The first Stephen King book I read was “The Stand”. Undeniably it was a great story. But what drew me into this story more than anything else were the characters. He painted them so magnificently that I felt like I knew them. And this was not a story of three or four characters. There were plenty of them. Yet, none of them were the same. This was not simply a matter of changing their hair styles, or the color of their eyes. He displayed their inner being that distinguished one personality from another. These were not simply cardboard people. I could see them in my mind’s eye.
Some would disagree with me but to me the characters are the main heart of a story. Though the storyline might be ingeniously written, but if the characters seem phony then it is not going to seem believable.
Here are a few steps to create real, believable characters.
1) You must become the character that you write about. Any serious actor will spend a great deal of time getting to know the person he is to portray. In some ways the writer must do the same. You must first believe in this character you are creating before you can expect others to believe. It is a good idea to know more about your character than you actually put on the page.
2) Find the voice of the character. If you know your character, then you should have some idea of how he speaks. Is he loud and boisterous, is he timid, is his voice soft or harsh, does his words exude confidence, is he negative, impatient, does he have a draw, does he use words incorrectly, does he repeat himself, etcetera.
3) Match the mood of the story. If the story becomes tense the dialogue should go with it. If done right it will intensify the mood, making the story richer and will serve to move and/or deepen the plot.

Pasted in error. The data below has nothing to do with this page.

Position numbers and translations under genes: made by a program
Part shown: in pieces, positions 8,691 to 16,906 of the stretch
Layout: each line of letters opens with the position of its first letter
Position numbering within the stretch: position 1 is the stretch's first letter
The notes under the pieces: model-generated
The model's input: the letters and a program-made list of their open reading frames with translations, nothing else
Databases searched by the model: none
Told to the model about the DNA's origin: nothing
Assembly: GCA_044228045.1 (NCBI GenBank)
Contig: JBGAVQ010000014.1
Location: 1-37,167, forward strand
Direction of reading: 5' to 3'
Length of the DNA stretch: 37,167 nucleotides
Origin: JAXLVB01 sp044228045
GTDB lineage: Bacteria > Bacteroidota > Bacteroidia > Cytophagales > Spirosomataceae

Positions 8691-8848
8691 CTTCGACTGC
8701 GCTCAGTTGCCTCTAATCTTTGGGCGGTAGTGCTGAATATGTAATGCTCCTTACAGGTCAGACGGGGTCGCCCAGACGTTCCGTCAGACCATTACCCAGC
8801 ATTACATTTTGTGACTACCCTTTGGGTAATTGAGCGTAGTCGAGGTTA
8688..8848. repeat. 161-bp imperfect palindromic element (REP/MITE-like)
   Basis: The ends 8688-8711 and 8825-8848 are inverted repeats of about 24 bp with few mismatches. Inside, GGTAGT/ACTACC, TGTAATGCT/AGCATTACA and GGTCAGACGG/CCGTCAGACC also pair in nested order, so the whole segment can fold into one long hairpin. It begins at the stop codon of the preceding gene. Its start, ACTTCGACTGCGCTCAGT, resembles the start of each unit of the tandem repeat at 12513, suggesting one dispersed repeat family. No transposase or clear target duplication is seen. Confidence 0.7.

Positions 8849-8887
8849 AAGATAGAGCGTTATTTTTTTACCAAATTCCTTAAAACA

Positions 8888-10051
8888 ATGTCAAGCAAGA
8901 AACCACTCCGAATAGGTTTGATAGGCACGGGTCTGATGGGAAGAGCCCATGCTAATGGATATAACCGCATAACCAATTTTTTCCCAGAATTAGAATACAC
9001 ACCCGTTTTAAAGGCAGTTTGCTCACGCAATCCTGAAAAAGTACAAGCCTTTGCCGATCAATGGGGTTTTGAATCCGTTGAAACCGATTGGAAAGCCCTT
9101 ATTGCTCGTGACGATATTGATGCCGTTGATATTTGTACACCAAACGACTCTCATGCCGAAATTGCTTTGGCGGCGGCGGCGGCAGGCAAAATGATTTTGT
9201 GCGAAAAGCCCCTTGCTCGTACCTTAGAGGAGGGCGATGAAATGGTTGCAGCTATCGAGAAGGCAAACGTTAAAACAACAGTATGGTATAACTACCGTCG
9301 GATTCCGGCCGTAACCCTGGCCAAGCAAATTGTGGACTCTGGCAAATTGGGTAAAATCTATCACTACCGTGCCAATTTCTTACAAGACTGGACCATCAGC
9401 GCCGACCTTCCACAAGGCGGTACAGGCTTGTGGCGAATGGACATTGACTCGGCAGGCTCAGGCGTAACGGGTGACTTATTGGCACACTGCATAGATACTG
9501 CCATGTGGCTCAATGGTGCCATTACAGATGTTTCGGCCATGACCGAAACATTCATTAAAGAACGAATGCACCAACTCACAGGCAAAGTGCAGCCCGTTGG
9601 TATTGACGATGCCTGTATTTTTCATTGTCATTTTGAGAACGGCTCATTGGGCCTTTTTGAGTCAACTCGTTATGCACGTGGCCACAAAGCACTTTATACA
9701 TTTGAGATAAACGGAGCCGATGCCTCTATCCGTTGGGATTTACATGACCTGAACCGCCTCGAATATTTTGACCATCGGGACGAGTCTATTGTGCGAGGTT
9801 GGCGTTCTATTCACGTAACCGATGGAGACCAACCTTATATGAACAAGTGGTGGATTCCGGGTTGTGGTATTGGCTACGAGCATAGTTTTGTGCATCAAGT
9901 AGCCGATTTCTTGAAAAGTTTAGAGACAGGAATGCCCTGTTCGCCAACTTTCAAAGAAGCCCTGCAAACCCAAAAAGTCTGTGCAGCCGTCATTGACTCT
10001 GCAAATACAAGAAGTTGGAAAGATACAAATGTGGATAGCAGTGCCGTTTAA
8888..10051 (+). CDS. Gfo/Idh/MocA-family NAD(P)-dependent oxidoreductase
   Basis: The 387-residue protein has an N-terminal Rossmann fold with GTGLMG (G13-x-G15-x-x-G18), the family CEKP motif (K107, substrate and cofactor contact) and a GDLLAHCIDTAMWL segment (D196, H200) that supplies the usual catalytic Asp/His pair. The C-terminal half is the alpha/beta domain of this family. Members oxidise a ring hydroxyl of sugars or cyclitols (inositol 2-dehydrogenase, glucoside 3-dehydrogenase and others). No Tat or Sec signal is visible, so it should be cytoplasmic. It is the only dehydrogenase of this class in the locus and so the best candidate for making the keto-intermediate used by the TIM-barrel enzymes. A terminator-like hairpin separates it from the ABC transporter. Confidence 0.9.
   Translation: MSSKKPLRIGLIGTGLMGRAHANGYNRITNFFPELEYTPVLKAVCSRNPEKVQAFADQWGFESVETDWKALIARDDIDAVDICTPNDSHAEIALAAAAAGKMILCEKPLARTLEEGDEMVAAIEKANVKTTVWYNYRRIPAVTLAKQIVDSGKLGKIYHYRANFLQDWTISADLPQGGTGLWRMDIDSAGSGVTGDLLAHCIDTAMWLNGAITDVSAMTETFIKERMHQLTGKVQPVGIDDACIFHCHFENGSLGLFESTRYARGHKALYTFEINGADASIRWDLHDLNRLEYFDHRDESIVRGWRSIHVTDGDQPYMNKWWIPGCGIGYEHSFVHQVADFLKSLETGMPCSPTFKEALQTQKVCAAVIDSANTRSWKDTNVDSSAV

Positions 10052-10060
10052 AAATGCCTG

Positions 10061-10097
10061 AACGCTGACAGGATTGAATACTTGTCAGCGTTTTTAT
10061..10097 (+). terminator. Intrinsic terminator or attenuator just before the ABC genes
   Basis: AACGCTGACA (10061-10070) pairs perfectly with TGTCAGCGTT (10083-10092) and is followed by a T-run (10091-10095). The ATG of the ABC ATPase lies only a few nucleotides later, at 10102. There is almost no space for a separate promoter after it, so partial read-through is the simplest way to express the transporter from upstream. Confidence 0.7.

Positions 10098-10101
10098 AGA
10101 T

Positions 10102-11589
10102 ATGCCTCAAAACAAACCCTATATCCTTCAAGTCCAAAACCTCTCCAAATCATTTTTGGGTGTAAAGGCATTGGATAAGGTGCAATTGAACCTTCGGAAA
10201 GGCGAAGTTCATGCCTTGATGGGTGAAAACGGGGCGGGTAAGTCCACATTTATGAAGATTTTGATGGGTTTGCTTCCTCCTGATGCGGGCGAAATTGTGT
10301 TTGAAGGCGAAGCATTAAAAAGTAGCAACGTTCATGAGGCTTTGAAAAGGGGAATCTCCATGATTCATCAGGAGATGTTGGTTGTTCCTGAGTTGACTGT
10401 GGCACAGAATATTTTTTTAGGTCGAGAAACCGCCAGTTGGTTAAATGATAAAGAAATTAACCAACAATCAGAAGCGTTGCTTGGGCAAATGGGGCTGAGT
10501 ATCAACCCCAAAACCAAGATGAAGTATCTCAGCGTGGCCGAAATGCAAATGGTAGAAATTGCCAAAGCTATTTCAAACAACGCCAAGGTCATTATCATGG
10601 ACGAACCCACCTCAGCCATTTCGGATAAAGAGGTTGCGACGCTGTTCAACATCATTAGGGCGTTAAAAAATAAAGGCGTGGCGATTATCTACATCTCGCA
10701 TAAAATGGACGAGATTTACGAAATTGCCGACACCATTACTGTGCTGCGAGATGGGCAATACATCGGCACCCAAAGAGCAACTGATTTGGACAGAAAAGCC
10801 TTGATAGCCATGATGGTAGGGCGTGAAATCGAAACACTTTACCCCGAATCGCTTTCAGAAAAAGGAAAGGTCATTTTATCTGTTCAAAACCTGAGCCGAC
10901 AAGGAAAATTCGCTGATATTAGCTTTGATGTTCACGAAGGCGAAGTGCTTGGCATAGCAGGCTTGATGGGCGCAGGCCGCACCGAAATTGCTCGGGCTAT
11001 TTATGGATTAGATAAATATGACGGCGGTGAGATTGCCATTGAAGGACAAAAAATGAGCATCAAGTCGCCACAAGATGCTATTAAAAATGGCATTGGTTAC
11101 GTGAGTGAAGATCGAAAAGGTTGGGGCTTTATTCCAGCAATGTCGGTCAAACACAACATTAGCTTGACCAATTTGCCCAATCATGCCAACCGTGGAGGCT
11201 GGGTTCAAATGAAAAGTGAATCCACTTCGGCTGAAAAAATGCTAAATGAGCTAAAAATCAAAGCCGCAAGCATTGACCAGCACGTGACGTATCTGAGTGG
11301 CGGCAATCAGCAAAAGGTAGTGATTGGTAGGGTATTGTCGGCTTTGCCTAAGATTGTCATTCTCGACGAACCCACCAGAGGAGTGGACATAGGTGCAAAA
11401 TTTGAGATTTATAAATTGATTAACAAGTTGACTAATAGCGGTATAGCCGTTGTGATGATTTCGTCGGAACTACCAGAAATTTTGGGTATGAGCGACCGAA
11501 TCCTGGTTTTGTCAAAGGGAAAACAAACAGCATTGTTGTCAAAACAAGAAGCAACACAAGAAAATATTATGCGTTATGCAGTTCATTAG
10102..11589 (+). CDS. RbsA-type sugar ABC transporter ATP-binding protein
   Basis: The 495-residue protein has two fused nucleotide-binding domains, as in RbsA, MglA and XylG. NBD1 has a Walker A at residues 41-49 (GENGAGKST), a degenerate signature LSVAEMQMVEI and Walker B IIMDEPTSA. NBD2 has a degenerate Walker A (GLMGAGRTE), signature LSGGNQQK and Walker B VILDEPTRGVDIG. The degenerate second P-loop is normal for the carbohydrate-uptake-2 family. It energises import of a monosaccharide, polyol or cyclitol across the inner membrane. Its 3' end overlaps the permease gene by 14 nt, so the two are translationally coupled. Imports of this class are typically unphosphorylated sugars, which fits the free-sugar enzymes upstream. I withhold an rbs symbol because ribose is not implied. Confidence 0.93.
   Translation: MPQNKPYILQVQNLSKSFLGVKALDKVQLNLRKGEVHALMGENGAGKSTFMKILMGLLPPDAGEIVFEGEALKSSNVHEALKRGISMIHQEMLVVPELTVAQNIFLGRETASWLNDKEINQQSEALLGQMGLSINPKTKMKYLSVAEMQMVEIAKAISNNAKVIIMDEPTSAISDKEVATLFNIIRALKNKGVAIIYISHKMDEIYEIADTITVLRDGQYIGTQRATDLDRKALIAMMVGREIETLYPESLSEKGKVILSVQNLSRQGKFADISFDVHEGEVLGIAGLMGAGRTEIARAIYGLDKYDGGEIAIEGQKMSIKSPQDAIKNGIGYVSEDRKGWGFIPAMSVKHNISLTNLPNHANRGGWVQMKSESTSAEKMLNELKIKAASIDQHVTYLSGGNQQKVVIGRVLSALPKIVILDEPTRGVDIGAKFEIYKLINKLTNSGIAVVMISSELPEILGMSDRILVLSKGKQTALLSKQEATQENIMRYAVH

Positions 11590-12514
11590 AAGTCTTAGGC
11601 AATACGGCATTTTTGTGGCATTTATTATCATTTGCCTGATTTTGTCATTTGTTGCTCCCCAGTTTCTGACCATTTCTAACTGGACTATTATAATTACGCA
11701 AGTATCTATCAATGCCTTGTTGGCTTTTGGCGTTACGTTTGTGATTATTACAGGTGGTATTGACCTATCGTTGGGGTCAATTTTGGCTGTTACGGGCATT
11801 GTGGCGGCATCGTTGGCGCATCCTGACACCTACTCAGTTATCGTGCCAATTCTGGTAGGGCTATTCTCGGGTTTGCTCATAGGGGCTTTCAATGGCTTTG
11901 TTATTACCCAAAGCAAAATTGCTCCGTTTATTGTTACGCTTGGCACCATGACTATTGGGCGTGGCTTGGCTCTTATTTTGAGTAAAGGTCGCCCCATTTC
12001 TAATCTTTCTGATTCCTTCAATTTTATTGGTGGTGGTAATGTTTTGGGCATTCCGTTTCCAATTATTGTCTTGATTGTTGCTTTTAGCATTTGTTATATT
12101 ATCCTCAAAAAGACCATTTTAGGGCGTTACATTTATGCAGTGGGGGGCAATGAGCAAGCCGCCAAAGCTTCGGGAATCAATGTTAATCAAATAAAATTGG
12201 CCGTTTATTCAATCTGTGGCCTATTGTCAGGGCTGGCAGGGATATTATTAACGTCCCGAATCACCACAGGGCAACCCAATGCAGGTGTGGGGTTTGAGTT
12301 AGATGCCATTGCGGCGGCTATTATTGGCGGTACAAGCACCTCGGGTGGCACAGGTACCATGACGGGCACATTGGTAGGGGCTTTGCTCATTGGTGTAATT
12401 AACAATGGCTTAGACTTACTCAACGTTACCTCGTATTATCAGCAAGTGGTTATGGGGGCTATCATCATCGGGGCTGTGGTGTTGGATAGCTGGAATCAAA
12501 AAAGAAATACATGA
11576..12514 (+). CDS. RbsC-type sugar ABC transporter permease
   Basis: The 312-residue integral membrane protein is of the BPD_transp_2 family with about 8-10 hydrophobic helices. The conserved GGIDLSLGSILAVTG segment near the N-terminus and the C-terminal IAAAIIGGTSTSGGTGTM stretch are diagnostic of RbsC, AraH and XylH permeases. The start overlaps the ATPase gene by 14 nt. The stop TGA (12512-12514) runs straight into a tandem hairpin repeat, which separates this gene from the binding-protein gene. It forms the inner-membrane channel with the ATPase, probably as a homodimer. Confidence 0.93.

4) Pacing. Dialogue in a story can speed up or slow down the speed of the story. To speed it up you should use short, quick remarks, often words that displays an urgency to the scene. To slow down the pace you would want to expand the dialogue making it seem less of an urgency.
5) Create realistic dialogue as the conflict rises. Not every dialogue is the same. Some should be avoided. Some should be embraced.
1) Avoid a dialogue that goes nowhere. If the dialogue does not advance the scene by adding some type of insight, then it should be avoided.
2) Avoid leaping. Don’t jump directly from problem to solution. There should be some steps in between. If not, the reader is likely to feel cheated and mentally dizzy from the jump.
3) Embrace a gradual rise. Move the story along in slow steps, increasing the level of suspense and should help lead the story to a satisfactory ending.
6) Dialogue is a necessary part of any story, but don’t let it overwhelm the narrative. Like the adage goes; actions often speak louder than words.
7) Avoid dialogue that repeats what the reader has already been told through action or previous dialogue. This is a rather obvious note but sometimes we forget what we created earlier in the story.
8) Read the dialogue aloud. Make sure it sounds natural to the character. A professional businessperson would not normally speak the same as a blue-collar-worker. The same with people from the north compared with people from the south. Like anything in life there are exceptions to these statements. But if there is no reason for these deviations it can make the character seem unreal. Having a famed surgeon speak like a mob boss will likely cause the reader to lose interest in the story.
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When I write a blog, I try to keep it relevant. Often it will be about writing and books. I also review books that I read.